The Long Beach Reform Coalition filed a lawsuit Monday in Los Angeles County Superior Court against the County’s chief election officer, Registrar-Recorder/County Clerk Dean Logan.
The lawsuit seeks a writ of mandate and injunctive relief to force Mr. Logan to restart the recount of Long Beach Measure A as a traditional, paper ballot recount at a reasonable cost. If successful, the lawsuit will force the return to the public its right to verify election outcomes, rather than relying purely on non-transparent computerized tabulation.
In a press statement, LBRC said it recently took the lead on the recount of Long Beach Measure A, an extension of the city sales tax which was initially failing on election night and on all subsequent count updates, until the very last day for certification of the vote, last March 27th. On that date, Measure A was certified as having passed with a bare 16-vote margin out of approximately one hundred thousand votes cast.
Many more cities, counties and advocacy groups may have to file similar lawsuits if they are to combat dubious new voting systems and/or all vote-by-mail elections.
Last week California Globe reported on the Election Integrity Project’s recent report to the California Secretary of State which found:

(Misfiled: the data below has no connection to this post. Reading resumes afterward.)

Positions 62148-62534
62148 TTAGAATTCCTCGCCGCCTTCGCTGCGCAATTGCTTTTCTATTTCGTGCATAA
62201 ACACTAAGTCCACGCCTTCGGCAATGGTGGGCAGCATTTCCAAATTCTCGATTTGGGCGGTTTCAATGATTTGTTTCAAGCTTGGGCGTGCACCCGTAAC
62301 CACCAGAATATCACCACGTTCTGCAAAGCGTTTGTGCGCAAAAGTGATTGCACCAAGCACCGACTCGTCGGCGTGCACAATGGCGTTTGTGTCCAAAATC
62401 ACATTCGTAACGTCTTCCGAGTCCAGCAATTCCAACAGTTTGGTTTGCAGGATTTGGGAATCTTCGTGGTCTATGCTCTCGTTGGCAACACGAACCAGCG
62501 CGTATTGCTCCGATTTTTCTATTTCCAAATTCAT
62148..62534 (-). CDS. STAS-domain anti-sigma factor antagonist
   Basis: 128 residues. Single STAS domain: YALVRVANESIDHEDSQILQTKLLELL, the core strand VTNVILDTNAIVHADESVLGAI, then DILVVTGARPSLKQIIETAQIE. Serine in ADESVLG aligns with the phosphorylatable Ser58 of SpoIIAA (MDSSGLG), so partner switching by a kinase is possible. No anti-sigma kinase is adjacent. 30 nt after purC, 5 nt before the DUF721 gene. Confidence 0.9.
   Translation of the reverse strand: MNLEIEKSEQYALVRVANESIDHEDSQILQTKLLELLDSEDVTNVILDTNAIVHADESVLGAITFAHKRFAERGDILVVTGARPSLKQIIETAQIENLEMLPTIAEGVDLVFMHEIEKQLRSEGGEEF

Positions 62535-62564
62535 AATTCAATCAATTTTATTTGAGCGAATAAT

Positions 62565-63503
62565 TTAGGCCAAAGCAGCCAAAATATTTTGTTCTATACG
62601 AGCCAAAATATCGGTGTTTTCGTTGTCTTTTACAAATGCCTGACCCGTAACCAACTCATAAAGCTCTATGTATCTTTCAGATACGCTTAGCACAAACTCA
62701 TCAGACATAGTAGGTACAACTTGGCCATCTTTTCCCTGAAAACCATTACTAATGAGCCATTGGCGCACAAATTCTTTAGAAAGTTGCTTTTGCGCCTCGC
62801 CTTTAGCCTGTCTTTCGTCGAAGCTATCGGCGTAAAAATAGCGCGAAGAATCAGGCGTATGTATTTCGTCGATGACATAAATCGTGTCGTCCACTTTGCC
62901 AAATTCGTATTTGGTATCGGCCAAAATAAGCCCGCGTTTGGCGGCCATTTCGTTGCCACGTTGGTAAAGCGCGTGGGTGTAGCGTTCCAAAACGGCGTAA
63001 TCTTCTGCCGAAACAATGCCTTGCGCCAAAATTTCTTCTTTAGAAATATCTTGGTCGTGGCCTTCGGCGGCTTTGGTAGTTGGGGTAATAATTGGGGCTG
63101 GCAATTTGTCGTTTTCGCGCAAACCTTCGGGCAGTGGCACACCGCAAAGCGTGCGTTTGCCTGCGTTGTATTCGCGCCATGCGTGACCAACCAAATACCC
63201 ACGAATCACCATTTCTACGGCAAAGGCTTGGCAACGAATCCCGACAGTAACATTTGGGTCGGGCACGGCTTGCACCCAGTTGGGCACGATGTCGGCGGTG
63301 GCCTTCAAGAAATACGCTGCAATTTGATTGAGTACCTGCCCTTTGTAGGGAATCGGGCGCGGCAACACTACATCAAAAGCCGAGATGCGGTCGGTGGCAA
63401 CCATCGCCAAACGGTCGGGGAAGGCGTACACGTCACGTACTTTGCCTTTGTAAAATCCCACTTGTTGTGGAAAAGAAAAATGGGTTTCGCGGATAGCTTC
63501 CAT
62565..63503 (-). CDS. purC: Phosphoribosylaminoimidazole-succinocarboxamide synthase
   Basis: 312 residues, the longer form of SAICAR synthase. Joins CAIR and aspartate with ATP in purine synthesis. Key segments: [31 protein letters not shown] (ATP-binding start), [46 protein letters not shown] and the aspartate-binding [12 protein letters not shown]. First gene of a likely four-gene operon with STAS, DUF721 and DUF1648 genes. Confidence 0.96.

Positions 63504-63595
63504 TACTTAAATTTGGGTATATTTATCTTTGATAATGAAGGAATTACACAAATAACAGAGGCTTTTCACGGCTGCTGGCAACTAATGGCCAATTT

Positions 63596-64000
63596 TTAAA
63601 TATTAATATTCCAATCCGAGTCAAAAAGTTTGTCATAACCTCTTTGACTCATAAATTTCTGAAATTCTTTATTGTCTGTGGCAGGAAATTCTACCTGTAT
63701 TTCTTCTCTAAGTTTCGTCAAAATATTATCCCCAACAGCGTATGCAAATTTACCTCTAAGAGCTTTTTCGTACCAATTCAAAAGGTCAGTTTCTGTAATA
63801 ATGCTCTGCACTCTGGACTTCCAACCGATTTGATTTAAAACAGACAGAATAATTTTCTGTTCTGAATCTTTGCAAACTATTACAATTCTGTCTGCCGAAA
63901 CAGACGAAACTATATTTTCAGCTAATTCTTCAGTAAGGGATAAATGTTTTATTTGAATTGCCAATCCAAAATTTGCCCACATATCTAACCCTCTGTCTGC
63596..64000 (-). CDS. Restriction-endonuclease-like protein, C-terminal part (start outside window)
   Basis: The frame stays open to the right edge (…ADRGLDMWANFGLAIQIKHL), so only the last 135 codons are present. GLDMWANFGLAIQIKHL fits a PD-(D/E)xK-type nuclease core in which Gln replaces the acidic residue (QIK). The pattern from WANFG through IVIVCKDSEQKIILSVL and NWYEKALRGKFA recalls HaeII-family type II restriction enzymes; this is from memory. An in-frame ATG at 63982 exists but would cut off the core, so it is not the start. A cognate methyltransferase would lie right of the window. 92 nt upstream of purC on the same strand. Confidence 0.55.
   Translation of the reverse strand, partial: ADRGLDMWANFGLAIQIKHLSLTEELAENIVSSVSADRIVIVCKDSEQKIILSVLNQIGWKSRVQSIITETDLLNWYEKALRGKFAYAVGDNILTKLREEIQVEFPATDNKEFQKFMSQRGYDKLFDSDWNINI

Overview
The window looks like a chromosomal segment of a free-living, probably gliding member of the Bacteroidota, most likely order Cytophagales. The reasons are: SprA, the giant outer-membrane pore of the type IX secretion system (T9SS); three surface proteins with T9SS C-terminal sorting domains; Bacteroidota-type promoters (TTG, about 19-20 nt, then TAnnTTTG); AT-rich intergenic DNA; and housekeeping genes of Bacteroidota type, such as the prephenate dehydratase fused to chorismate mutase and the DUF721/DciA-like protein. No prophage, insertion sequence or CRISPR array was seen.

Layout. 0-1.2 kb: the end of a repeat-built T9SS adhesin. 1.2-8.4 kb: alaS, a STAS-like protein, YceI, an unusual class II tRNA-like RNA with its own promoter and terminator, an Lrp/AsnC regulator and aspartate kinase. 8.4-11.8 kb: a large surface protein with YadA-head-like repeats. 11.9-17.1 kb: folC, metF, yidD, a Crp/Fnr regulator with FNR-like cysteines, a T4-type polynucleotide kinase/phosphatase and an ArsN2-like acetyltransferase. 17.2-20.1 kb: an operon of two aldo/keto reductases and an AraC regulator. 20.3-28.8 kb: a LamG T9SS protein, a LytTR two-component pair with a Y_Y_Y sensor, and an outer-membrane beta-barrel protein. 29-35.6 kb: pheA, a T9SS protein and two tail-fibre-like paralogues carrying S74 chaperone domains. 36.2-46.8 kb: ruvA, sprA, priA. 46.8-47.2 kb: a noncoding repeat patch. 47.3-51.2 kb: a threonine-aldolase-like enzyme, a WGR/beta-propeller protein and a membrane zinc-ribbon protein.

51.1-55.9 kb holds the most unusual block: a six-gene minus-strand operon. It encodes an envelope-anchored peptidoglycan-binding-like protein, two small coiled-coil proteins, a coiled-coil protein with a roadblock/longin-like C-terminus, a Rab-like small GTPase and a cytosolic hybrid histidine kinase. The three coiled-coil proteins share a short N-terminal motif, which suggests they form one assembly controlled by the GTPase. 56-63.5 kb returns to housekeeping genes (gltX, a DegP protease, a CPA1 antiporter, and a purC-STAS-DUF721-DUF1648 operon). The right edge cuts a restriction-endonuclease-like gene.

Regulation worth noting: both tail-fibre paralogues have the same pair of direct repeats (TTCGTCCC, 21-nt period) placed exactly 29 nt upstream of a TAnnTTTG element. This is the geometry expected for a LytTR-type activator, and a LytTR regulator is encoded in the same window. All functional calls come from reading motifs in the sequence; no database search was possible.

- Over 458,000 California registrants who have likely died or moved will be mailed ballots. These registrants have not voted or updated their registrations since November 2008 or prior. Though likely deceased or relocated, they remain classified as “active” status.
- Almost 178,000 have never voted.
- Almost 2,000 have birthdates indicating they are 105+ years old.
- Over 38,000 Californians appear to have more than one voter registration.
- 24,000 of them will be mailed two or more ballots under an all-mail scenario, because they have more than one active registration each.
Immediately after EIPCa’s report, Gov. Gavin Newsom signed an executive order requiring every voter in the state to vote-by-mail in the November 2020 election, bragging that he is the first governor in the country to do this.
The Long Beach reform group had their own problems:
“Unfortunately, that recount, which LBRC paid over $21,000 to initiate, became an utter charade as LA Co. Registrar-Recorder/County Clerk Dean Logan used the flaws in his new VSAP voting system to obstruct the process and terminate it before completion.”
“Unbelievably, the design for the $300 million new VSAP system, custom-developed for LA County and ten years in the making, apparently did not consider recounts, something that should be one of the most basic functions of an election system. In other words, a system developed in the wake of the 2000 presidential election debacle in Florida and the subsequent Help America Vote Act (HAVA) of 2002, which required all new voting systems to have an auditable paper trail, became the reason for not having an audited paper trail of the first razor-thin margin outcome under its use.”
California Globe will follow the Long Beach Reform Coalition‘s lawsuit.